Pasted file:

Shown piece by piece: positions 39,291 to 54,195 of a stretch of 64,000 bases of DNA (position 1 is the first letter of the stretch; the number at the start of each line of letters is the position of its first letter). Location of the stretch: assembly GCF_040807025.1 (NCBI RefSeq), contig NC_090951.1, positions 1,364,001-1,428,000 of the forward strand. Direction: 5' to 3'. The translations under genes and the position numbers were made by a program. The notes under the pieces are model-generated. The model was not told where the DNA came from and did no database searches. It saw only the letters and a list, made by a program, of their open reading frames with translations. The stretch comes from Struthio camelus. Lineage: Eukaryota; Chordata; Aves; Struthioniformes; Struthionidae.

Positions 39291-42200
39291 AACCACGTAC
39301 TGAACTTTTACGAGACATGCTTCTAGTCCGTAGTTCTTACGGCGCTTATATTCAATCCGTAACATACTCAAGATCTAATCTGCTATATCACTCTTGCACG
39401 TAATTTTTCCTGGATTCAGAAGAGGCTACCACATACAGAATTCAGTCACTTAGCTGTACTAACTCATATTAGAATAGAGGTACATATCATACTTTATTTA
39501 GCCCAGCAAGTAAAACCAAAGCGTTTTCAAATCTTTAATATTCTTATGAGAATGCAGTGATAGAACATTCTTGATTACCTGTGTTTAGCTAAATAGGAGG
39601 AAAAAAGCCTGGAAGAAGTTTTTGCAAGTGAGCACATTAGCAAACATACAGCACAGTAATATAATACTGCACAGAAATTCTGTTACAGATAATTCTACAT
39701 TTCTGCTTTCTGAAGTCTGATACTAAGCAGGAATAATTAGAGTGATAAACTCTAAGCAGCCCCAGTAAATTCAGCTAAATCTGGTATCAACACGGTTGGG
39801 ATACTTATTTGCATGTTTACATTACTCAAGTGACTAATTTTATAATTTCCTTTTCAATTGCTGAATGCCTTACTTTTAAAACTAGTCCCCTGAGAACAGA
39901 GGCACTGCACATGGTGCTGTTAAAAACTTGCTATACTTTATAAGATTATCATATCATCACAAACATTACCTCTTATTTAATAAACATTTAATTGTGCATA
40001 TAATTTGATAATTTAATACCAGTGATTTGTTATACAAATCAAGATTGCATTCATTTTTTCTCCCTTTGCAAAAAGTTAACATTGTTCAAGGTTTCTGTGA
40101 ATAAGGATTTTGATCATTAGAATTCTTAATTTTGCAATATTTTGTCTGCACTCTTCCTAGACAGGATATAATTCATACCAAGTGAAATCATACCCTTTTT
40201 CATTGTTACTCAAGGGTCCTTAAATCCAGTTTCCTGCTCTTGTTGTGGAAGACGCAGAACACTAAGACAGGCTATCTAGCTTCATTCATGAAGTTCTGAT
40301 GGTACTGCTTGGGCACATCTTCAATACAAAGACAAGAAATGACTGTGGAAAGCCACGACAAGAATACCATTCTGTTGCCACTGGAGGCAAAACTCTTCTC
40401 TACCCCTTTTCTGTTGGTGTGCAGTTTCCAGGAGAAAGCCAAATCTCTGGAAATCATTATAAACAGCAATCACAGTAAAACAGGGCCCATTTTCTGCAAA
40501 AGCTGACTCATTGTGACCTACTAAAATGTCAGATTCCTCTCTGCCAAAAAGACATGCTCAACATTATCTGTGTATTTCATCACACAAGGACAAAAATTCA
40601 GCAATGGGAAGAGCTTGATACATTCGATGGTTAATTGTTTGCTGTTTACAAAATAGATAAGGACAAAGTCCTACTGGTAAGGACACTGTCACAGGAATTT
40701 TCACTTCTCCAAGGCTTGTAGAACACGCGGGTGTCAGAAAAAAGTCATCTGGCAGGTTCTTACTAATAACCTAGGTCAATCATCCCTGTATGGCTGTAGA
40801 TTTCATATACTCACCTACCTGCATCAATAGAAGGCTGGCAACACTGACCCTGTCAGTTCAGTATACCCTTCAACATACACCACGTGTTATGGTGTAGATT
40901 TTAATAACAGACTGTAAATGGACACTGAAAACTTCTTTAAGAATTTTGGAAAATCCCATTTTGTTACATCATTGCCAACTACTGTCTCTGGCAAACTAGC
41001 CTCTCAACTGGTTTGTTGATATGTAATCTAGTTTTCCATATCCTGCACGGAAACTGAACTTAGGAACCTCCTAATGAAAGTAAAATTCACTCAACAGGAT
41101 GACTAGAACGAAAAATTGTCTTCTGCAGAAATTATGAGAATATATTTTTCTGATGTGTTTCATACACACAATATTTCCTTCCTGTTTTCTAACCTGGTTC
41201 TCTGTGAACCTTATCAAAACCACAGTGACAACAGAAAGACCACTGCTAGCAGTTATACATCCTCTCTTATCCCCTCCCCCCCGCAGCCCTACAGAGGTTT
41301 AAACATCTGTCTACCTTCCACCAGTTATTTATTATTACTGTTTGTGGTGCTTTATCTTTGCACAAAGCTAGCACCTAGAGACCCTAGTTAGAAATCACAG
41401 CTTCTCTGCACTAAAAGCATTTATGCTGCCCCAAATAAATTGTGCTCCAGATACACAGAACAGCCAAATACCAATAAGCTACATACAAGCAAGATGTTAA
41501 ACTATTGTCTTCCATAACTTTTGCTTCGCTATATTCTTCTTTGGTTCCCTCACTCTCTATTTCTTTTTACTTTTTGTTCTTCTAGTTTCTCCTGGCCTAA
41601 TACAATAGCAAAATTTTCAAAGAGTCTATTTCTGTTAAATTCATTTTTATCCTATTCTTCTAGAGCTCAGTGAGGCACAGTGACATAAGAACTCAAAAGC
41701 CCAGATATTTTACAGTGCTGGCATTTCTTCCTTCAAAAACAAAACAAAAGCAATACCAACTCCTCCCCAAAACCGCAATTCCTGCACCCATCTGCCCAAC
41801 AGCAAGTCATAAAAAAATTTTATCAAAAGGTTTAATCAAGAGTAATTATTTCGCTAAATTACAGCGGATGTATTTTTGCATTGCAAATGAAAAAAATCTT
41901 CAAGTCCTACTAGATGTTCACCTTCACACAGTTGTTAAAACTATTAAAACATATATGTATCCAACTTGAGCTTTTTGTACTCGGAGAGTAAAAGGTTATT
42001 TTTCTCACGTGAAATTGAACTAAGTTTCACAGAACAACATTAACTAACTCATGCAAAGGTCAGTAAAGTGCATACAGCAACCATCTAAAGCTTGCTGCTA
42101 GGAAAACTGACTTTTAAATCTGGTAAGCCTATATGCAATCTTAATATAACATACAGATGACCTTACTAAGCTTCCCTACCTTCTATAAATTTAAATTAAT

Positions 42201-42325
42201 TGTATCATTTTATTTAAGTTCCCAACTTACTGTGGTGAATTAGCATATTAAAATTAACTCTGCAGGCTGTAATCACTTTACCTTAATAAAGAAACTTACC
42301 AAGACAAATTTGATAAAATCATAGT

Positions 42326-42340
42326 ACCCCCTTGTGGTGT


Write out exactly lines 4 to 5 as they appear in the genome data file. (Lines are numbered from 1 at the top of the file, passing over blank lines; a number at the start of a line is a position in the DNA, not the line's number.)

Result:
39301 TGAACTTTTACGAGACATGCTTCTAGTCCGTAGTTCTTACGGCGCTTATATTCAATCCGTAACATACTCAAGATCTAATCTGCTATATCACTCTTGCACG
39401 TAATTTTTCCTGGATTCAGAAGAGGCTACCACATACAGAATTCAGTCACTTAGCTGTACTAACTCATATTAGAATAGAGGTACATATCATACTTTATTTA